Learning to be compassionate

Browsing through the Sunday Times today, I came across an article with the headline “Everyone can learn to be compassionate – study”.

Research done in the US at the University of Wisconsin-Madison using functional magnetic resonance imaging of the brain seems to suggest that compassion can be learned, rather like acquiring a skill.

Dr Antoine Lutz and Professor Richard Davidson studied long-term Buddhist meditators who had done at least 10,000 hours of compassion or ‘loving-kindness’ meditation, and they found the following:

  • “Enhanced activation in the brain circuitry, which is important for empathy and understanding;
  • That the circuitry reacted most strongly to negative sounds (for example, a woman in distress) rather than neutral sounds (voices in a restaurant) or positive sounds (a baby laughing)
  • The circuits reacted more strongly during sessions that the meditators reported as more intense; and
  • The circuits showed increased activity in the insula (a key region for detecting and responding to emotion) and the right side of the temporal parietal juncture (a region linked to empathy for others.”

They now intend to extend this by studying what happens in the brains of people who are beginning to practice loving-kindness meditation over time, and their hypothesis is that their brains will change and that both individuals and society as a whole will benefit from these kinds of practices.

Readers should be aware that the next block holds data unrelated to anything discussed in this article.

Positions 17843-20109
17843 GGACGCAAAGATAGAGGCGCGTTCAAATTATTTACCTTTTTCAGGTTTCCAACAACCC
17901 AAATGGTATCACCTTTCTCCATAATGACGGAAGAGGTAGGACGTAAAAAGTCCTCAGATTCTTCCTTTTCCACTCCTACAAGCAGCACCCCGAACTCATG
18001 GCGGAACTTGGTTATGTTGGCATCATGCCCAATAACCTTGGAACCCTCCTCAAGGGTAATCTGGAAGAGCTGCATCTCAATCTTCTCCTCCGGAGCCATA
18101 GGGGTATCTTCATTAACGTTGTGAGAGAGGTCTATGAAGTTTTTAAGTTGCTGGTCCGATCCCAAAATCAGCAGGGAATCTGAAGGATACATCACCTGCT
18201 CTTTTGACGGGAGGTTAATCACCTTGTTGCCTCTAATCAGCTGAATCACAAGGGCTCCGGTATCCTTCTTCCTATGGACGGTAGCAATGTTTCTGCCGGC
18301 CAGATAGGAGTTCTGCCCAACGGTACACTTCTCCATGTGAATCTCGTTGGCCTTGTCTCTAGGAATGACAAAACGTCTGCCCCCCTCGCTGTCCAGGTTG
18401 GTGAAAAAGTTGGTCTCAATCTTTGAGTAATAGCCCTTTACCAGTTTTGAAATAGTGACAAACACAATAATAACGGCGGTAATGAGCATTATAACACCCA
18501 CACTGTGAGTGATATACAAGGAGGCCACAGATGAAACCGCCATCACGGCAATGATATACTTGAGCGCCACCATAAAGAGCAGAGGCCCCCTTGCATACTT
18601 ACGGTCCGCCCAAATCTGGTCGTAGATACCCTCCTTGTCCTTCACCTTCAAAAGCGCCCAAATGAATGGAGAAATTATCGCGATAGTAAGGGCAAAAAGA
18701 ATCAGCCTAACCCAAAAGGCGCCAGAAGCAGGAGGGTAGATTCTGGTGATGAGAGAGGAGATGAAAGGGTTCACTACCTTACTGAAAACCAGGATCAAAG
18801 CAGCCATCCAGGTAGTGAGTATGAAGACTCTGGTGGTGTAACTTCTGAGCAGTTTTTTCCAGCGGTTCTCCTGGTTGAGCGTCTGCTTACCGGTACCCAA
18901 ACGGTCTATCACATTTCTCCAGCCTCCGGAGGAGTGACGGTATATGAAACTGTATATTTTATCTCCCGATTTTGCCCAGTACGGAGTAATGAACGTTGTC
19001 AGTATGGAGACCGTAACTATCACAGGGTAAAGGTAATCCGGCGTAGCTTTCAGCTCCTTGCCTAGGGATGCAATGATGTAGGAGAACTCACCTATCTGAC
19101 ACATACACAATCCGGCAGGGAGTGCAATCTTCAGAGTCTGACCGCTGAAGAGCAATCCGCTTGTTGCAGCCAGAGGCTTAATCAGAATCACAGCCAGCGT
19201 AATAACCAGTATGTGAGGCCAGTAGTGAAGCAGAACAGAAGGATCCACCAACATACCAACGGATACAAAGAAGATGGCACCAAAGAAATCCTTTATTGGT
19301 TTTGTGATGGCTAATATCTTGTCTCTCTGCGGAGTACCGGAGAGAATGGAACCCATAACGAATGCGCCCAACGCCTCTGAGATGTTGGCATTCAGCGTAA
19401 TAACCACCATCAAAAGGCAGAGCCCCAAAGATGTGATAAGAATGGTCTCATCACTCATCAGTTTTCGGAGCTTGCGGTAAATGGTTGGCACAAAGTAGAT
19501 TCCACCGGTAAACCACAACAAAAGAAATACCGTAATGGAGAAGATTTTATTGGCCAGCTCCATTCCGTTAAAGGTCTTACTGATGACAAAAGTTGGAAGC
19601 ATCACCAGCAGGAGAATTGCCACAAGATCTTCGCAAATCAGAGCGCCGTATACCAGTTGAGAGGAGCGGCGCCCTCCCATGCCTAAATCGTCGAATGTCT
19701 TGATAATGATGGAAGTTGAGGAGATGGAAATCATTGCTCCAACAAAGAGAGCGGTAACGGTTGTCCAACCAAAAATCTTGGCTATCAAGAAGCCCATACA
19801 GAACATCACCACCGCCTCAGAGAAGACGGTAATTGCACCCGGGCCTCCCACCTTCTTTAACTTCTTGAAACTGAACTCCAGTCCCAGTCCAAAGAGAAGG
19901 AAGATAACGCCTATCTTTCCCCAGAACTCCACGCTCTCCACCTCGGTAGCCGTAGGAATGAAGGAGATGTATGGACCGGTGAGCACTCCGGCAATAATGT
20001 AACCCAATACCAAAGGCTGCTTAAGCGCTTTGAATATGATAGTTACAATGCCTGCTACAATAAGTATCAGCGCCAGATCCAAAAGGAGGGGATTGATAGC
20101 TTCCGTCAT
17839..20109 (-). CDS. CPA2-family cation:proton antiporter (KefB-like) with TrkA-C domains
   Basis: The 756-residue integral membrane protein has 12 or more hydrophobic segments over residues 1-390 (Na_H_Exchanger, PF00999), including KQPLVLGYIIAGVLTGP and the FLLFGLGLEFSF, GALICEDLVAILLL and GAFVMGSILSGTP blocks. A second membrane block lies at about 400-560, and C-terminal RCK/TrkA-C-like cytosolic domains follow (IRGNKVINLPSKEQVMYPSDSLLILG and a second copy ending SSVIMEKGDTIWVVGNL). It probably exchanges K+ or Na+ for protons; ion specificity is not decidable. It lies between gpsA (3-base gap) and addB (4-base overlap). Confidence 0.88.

Didn’t we kind of suspect that all along?

I vaguely recall that there were some studies done with transcendental meditation (in the 80s and 90s, I think) where it was found that crime levels in an area decreased, when a certain percentage of the population participated in TM. One of these was a study done in Washington DC during June-July 1993 with regard to preventing violent crime by means of a TM-program. Do a search on Transcendental Meditation, the TM-Sidhi program and the Maharishi Effect on Google, and you’ll find quite a bit of info on it (of course you’ll also find some whacky and nutty stuff about it, but just wade through that).  

Ask anyone who has ever done loving-kindness or compassion meditation, or mindfulness meditation, etc. whether they feel better afterwards. Of course, sustaining the kind of ‘zing’ you get from a happy blissed-out kind of meditation when you are bombarded with the incessant demands of daily reality on your way home from the meditation centre may be a little tricky… but I’m told it gets easier with practice.

However, I guess that’s just too anecdotal evidence, so I’m quite chuffed that the scientists are finally deeming it a subject worthy of sceptical scrutiny.

And now, I am off to OMmmmmm….. .

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